There's a lot of advice out there about how to get an agent.  There's a lot of GREAT advice.  And I feel timid about adding to that wealth of information; I wasn't querying for that long. 

Some of it just comes down to luck.  And you can't control luck.  It either happens or it doesn't. 

But the rest are things that you can control.  So here is my humble advice on how to control the things that you can.  Feel free to add to it in the comments! 

1) Make criticism your lifeblood.  This is my best piece of advice.  In every part of this process, from planning stages to publication, seek feedback from others.  Since writing is something we do alone, deep down, we're tempted to try to complete every part of the process in a vacuum.  Or, to use a more specific space analogy, since I write sci-fi, in a wind tunnel.  Wind tunnels are used by aerospace companies to test the viability of new space- and air-craft.  But not all of the testing takes place inside these sealed, intense environments.  Most of the planning and testing happens in offices, meetings, and on computers.  With a team of people. 

We writers, we're often introverts.  We like spending time with ourselves.  Which is great.  But ultimately, if we're writing for publication, we're writing to connect with a reader.  And the best way to find out what a reader is thinking and whether what we're saying makes sense outside our own heads is to get readers. 

Treat feedback like water, keeping you alive.  Don't just tolerate negative feedback; seek it out.  Yes, it stings.  And I'm not recommending you turn your feelings off to that sting--sometimes it takes a few days to lick your wounds before you can see what someone is saying. 

There are stages, of course, where you DO lock yourself in a cave and pound out participles in a self-contained bubble.  You have to.  Or you'd never get anything done.  All I'm saying is, come up for air and find other humans to connect with over your writing every so often. 

2) Pay attention to rejections.  I know, they hurt.  They can hurt a lot.  But listen to them.  I once read that if you're not getting any requests, there's something wrong with your query, and if you're getting requests but no interest, there's something wrong with your manuscript.  I took this to heart.  Writer friends helped me retool my query at different points.  And I squeezed the crap out of every rejection I got that was the slightest bit personalized, revising my manuscript accordingly.  I signed with Carrie after completing several Revise & Resubmits for her.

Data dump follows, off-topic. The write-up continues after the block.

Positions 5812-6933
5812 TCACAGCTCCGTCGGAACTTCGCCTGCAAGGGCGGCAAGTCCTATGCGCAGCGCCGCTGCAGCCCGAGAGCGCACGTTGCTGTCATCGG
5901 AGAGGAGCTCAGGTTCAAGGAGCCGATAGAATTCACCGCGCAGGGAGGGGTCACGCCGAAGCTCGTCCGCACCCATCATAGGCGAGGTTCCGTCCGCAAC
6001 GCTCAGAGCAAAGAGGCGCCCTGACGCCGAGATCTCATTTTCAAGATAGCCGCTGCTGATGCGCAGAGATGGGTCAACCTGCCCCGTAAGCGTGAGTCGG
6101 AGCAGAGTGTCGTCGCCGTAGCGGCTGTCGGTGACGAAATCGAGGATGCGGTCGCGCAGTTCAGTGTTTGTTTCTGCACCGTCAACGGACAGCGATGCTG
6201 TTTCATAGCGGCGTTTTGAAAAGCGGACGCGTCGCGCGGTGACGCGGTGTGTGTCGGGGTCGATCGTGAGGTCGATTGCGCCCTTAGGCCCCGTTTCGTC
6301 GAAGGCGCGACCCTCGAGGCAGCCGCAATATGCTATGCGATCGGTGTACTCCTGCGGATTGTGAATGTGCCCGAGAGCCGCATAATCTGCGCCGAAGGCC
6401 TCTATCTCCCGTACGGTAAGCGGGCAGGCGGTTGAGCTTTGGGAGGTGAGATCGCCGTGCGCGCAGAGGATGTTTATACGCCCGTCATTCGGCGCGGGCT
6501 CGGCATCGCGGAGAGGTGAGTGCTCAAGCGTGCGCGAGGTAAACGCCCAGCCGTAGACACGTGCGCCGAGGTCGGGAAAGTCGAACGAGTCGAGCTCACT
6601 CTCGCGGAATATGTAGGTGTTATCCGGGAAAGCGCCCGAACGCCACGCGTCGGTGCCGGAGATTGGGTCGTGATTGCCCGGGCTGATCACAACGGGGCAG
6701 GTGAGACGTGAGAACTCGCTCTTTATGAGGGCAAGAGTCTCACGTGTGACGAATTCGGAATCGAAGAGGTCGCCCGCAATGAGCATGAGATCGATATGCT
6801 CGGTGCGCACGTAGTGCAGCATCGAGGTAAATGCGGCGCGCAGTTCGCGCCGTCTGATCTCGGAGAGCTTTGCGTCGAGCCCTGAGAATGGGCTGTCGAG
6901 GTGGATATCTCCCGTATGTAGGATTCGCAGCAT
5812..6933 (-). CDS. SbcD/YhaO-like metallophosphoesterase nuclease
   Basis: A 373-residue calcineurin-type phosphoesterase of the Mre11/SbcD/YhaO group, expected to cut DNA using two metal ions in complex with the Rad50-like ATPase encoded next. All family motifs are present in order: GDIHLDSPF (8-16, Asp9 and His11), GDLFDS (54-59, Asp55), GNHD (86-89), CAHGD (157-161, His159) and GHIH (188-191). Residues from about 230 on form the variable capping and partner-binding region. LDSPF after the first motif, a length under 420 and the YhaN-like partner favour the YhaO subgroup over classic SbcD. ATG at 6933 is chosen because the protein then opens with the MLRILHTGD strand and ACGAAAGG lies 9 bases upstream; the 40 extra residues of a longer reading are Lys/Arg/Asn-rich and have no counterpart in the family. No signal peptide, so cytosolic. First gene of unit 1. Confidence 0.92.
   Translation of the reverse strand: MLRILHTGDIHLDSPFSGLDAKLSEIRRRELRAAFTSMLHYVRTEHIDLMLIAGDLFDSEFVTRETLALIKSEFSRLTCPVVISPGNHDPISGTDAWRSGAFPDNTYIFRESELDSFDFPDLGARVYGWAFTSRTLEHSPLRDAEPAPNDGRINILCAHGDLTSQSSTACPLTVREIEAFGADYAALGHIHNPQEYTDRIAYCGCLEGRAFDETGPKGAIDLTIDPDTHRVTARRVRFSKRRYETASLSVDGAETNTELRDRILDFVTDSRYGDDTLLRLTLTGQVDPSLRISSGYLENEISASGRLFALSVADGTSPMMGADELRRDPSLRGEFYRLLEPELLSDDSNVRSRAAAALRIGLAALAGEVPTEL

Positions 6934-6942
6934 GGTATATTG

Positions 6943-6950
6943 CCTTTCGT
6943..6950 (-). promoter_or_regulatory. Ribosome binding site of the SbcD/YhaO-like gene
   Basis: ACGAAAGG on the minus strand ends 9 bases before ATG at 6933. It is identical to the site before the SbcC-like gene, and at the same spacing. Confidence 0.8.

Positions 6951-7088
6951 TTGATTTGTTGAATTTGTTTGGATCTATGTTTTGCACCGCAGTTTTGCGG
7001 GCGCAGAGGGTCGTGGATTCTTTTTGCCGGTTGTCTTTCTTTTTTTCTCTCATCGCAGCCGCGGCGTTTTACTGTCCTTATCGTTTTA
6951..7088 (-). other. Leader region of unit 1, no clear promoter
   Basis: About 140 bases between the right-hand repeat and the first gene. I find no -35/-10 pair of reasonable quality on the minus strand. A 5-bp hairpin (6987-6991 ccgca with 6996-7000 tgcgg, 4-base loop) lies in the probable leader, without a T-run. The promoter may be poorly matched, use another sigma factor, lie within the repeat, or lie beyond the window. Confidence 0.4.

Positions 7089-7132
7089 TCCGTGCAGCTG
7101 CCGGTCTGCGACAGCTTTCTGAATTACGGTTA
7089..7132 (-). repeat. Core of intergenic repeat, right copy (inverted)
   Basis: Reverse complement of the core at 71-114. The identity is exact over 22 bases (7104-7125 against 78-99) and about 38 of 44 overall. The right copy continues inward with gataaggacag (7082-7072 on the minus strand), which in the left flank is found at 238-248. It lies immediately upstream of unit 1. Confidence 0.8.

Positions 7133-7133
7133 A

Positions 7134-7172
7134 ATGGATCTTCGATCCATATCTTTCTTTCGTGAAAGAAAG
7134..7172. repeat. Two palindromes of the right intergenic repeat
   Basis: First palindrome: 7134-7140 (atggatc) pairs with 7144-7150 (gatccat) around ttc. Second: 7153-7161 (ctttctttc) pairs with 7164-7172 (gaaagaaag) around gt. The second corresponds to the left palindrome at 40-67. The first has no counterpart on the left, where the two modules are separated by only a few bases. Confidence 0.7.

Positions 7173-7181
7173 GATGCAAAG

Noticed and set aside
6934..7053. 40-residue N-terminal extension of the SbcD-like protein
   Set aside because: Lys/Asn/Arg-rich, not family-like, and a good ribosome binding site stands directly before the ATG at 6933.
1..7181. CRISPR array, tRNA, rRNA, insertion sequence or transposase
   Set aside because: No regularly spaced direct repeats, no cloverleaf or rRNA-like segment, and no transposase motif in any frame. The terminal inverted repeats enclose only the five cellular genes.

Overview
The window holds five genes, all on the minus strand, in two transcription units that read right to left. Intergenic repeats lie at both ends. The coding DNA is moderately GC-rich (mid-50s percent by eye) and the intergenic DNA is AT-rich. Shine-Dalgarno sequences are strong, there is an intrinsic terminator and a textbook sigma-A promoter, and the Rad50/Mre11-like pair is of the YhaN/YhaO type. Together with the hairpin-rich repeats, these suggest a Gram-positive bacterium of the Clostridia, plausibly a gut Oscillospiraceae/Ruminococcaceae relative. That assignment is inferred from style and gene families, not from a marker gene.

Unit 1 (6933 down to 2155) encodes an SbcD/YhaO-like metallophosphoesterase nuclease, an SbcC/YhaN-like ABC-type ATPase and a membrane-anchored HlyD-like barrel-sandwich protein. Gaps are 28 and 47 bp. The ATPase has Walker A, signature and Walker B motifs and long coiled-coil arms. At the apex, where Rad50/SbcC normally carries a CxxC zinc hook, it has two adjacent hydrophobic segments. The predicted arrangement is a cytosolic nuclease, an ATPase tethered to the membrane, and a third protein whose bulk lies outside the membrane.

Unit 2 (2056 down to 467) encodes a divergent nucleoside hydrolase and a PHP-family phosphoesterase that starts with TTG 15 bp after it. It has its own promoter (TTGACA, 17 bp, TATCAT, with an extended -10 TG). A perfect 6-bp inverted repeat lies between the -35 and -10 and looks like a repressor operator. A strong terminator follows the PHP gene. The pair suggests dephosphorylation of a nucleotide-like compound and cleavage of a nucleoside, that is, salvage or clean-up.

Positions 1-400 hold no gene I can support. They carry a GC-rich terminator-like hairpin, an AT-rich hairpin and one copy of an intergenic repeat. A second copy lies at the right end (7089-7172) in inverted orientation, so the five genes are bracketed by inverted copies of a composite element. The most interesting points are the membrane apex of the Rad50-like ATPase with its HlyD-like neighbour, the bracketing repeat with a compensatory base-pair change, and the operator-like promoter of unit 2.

Don't brush off rejections; listen to them.  Okay, after you eat some ice cream and maybe have a good night's sleep.  

(If you take time to let the hurt wear away and you still don't agree with the feedback, that's okay too.  It's your book.  And if you try to make changes you don't agree with just to get agented/published, your heart won't be in it and it'll sound like it.  Trust your gut.  Just make sure it's not your ego you're listening to.) 

3) Find writer friends.  Because rejections hurt, and only other writers truly get it.  Not to mention, they'll often give you the most incisive (and possibly kindest) feedback as beta readers. 

They're also more reliable beta readers.  I had tons of betas lined up to read my book before I queried it.  When it was finally at a "done" place, I sent it off to those wonderful friends of mine, sure they were panting with expectation to get to read my book.  A month later, only the writer friends had read it.  They gave me great feedback I could use to improve it!  But the non-writer friends--*gasp* *choke*--never read it, or never got further than the first couple of pages.  (Which was also feedback, incidentally, and made me overhaul the beginning.  Later on.  After I got over my disappointment, and other people verbalized specific feedback about the opening.)  I got guilt-filled texts full of excuses why my non-writer friends hadn't read it yet.